Pafa, the UK plastic packaging industry trade body, has called on senior Defra ministers to recognise that the proposal for packaging recycling targets has failed to address the problems endemic in UK waste policy that will prevent plastic recycling targets from being met.
At a Parliamentary Reception in the House of Commons on 16 May, hosted by John Pugh MP, senior members of the industry gathered to lend their weight to a growing lobby for a change in approach. They met around 30 parliamentarians including shadow ministers and constituency MPs.
In addition, major brand owners and retailers attending included Marks and Spencer, Boots, B&Q, Nestle and Muller.
The industry group included senior leaders from Pafa, Plastics Europe and the British Plastics Federation (BPF). As part of the ‘2020 Challenge', they have been engaged in a dialogue with stakeholders and Defra aimed at setting out a roadmap to achieve the diversion of plastic from landfill and to improve recycling rates over a 10 year period. Progress is due to be reported this summer.
Barry Turner, Pafa chief executive, said: “In spite of all our efforts it was very disappointing to see Defra rush through a proposal that totally failed to address the key goal of diversion of plastics from landfill and instead just focused on setting a recycling target. Most frustrating was the fact that this was done before the ACP (Advisory Committee on Packaging) and plastics taskforce had completed its work and the ACP had reported its findings.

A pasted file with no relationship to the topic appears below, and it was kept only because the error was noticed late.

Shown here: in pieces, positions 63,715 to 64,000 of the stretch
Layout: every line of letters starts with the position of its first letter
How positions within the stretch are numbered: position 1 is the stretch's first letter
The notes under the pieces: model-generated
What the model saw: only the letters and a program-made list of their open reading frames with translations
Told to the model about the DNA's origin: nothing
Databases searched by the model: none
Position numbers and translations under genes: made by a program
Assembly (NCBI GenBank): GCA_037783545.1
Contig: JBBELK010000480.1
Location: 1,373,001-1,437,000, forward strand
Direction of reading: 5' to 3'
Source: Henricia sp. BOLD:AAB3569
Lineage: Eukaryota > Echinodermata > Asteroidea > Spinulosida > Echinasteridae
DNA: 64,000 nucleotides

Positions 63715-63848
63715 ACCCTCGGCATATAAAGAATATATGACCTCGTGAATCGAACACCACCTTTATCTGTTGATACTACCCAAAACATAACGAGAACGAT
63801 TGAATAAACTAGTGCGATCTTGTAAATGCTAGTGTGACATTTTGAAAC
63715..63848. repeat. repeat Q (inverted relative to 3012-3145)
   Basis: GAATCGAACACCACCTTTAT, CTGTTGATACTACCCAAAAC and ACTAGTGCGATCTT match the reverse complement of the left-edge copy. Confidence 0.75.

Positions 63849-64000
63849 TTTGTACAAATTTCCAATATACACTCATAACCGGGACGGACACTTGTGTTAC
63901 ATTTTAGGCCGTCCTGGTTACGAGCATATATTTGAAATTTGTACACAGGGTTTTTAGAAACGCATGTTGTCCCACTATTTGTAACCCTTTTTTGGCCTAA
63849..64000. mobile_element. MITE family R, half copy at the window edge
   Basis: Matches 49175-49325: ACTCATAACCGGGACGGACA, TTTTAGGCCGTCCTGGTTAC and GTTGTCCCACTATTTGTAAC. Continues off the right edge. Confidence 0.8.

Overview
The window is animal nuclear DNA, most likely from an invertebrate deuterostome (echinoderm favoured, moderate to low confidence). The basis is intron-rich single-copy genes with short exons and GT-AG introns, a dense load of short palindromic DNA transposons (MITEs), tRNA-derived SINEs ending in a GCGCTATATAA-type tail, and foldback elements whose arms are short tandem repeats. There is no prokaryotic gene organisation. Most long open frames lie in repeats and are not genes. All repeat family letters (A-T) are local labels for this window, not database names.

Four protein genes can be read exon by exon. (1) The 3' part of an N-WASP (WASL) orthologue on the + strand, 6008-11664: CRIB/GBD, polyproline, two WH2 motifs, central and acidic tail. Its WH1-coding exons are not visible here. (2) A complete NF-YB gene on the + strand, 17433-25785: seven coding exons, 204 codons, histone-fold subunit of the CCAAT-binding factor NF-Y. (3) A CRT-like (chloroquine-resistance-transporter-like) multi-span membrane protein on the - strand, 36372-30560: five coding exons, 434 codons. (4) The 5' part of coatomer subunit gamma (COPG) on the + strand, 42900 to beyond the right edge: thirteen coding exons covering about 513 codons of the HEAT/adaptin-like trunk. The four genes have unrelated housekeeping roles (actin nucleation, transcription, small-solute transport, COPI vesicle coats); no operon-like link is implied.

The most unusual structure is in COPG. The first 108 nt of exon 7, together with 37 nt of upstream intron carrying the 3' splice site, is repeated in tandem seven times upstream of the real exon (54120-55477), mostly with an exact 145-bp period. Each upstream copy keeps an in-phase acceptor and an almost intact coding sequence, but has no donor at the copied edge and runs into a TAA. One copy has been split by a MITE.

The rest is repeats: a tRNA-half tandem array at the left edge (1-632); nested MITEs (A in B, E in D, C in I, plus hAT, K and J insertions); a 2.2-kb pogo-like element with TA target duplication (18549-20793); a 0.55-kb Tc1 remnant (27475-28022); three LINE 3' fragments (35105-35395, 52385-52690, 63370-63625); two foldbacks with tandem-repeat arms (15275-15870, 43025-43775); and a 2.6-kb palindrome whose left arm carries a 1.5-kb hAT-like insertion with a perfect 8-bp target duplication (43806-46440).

Industry wary of engagement
“I am not alone in being amazed that any government department can on the one hand require representatives of the entire supply and recovery chain – from raw materials and conversion through retail, local councils and the waste management/reprocessing industry – to give up their valuable time to attend meetings over a 12-month period and contribute in good faith to a process which is then bypassed before their efforts are scheduled to be completed and reported. This will make industry very wary of engaging with this department of government in the future,” said Turner.
Pafa stressed that although the present policy sets a plastics recycling target of 42% by 2017, it is silent on how the remaining 58% is to be dealt with. “I can only conclude that this government – unlike Scotland and Wales who have set clear targets in relation to diversion from landfill – is not at all concerned that a valuable resource like plastics will continue to be sent to landfill beyond 2017,” added Turner.
“All this when industry itself is calling long and hard for moves which would beneficially recover the enormous resource value in plastics. This indicates that, in England, waste policy lacks any joined up thinking and is in complete muddle.”
Pafa believes that to achieve the required increase in recycling will require substantial volumes of plastic pots, tubs, trays and film to be collected as well as more plastic bottles. This will require those local councils that are not already offering the service to do so and even those that are to significantly improve their collection rates of plastic.
No local authority plans for plastic recycling
But Turner is sceptical that councils will offer an improved plastics collection service when they have no plastic material-specific targets to meet locally. This means that, because plastics are light weight, and there is no specific plastics recycling target, councils will continue to focus on the heavier materials to meet their overall target. Pafa says this is borne out by a recent survey of the top 30 councils which revealed that none of those responding had any plans to change what they were doing in relation to the collection of plastic for recycling despite the fact that none of them were meeting their targets.